March 2013

RW 107
Ascension/Pentecost
Reformed Worship issue cover

Articles in this issue:

  • Transitions

    “I don’t like change,” I wrote in a previous editorial. Since transitions include change, I don’t like transitions much either. Transitions are difficult and scary times, since the future often seems unclear.

  • Christian worship praises the Father, Son, and Holy Spirit, but in practice we find it far easier to worship the first two persons of the Trinity than the third. This is reflected in the hymns that we sing. Songs that praise the Father or Jesus Christ far outweigh songs of praise to the Spirit. In fact, most of the time the Spirit is only praised when included as the third stanza of praise to the Trinity (“Father/Jesus/Spirit we love you”).

  • Christian, Grimes, and Allgood

    A Call to Confession

    Brothers and sisters, hear these words from Galatians 5:

    So I say, live by the Spirit, and you will not gratify the desires of the sinful nature. For the sinful nature desires what is contrary to the Spirit, and the Spirit what is contrary to the sinful nature. They are in conflict with each other, so that you do not do what you want (NIV, 1984).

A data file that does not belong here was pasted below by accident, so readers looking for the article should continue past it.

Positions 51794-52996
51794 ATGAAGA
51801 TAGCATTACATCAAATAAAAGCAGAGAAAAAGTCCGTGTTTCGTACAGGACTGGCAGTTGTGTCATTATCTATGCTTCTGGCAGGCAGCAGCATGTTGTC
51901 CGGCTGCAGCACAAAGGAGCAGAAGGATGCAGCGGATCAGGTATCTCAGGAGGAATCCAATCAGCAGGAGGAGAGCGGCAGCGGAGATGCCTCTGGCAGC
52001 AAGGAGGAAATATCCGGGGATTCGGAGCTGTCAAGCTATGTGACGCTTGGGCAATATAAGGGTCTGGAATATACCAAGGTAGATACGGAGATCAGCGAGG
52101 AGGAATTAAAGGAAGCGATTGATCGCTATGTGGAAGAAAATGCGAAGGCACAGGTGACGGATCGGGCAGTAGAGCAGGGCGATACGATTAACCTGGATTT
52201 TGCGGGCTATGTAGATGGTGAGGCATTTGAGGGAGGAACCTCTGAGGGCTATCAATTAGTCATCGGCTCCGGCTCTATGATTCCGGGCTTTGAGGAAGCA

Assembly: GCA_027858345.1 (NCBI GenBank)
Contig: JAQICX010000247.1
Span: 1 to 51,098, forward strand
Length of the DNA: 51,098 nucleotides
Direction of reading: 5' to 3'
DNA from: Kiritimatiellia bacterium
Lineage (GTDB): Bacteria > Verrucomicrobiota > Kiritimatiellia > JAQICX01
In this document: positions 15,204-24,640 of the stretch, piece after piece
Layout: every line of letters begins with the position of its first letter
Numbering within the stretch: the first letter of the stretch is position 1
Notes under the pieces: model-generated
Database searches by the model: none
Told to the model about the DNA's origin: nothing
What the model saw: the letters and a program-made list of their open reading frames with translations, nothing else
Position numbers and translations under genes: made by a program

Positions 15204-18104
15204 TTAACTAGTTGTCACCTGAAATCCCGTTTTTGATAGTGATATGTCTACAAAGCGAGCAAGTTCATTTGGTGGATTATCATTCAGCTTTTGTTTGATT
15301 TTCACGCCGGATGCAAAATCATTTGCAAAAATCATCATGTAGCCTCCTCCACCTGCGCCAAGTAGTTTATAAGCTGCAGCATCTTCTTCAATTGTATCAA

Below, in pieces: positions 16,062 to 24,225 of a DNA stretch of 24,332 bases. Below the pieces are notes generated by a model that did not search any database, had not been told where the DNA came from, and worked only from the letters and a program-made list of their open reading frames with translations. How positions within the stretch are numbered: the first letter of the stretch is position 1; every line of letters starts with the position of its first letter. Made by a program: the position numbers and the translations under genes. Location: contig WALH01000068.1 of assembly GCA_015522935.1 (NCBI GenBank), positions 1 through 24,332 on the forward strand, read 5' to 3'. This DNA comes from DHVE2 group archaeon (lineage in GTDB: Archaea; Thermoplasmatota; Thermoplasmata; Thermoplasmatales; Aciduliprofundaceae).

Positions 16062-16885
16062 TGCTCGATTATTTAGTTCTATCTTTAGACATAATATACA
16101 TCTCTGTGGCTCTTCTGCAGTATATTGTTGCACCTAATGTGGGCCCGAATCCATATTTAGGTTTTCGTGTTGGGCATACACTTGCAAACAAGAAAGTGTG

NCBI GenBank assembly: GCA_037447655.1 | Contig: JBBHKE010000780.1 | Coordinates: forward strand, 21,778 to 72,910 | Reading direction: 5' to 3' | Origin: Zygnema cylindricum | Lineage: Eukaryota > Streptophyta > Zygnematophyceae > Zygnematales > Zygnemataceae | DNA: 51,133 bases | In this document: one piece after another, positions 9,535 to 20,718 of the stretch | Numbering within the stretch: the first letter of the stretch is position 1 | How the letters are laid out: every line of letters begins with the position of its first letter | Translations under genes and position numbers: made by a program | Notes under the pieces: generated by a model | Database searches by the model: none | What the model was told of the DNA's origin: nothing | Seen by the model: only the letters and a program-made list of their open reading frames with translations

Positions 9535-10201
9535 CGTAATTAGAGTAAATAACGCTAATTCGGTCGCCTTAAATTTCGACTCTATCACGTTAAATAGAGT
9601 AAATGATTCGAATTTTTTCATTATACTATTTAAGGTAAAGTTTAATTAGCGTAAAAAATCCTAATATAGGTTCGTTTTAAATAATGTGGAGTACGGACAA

Drama: Christian, Grimes, and Allgood

    Characters: Christian, Grimes (who represents a devil), and Allgood (who represents the Spirit)

  • This psalms service is based on a lessons and carols format that grows out of a thoroughly Reformed theology of Scripture. Third Church has developed an appetite for services where long portions of Scripture are woven with song, prayer, and silence. The development of Advent and Good Friday services that use this form has led to the planning of other types of services that use this pattern as well.

  • All: We believe in one God,
    the Father almighty,
    maker of heaven and earth,
    of all things visible and invisible.

    People: We believe that God the Father is our Creator.

    Reader 1: All things came into being through him, and without him not one thing came into being. (John 1:3, NRSV)

  • Unchurched people often look at local churches as being completely unrelated to each other. One of the best ways to testify to the truth of the gospel is by demonstrating the unity of Christ-centered churches. Promoting community-wide worship can help do this.

  • Many congregations wrestle with the question of who should lead them in worship, especially in spoken prayer. Historically this has been the task of the pastor, but there is much to be gained by including the different voices of the congregation in the leading of prayer and in other parts of worship. Read the following testimony from one church that has moved toward such a practice and what they discovered along the way.

    —JB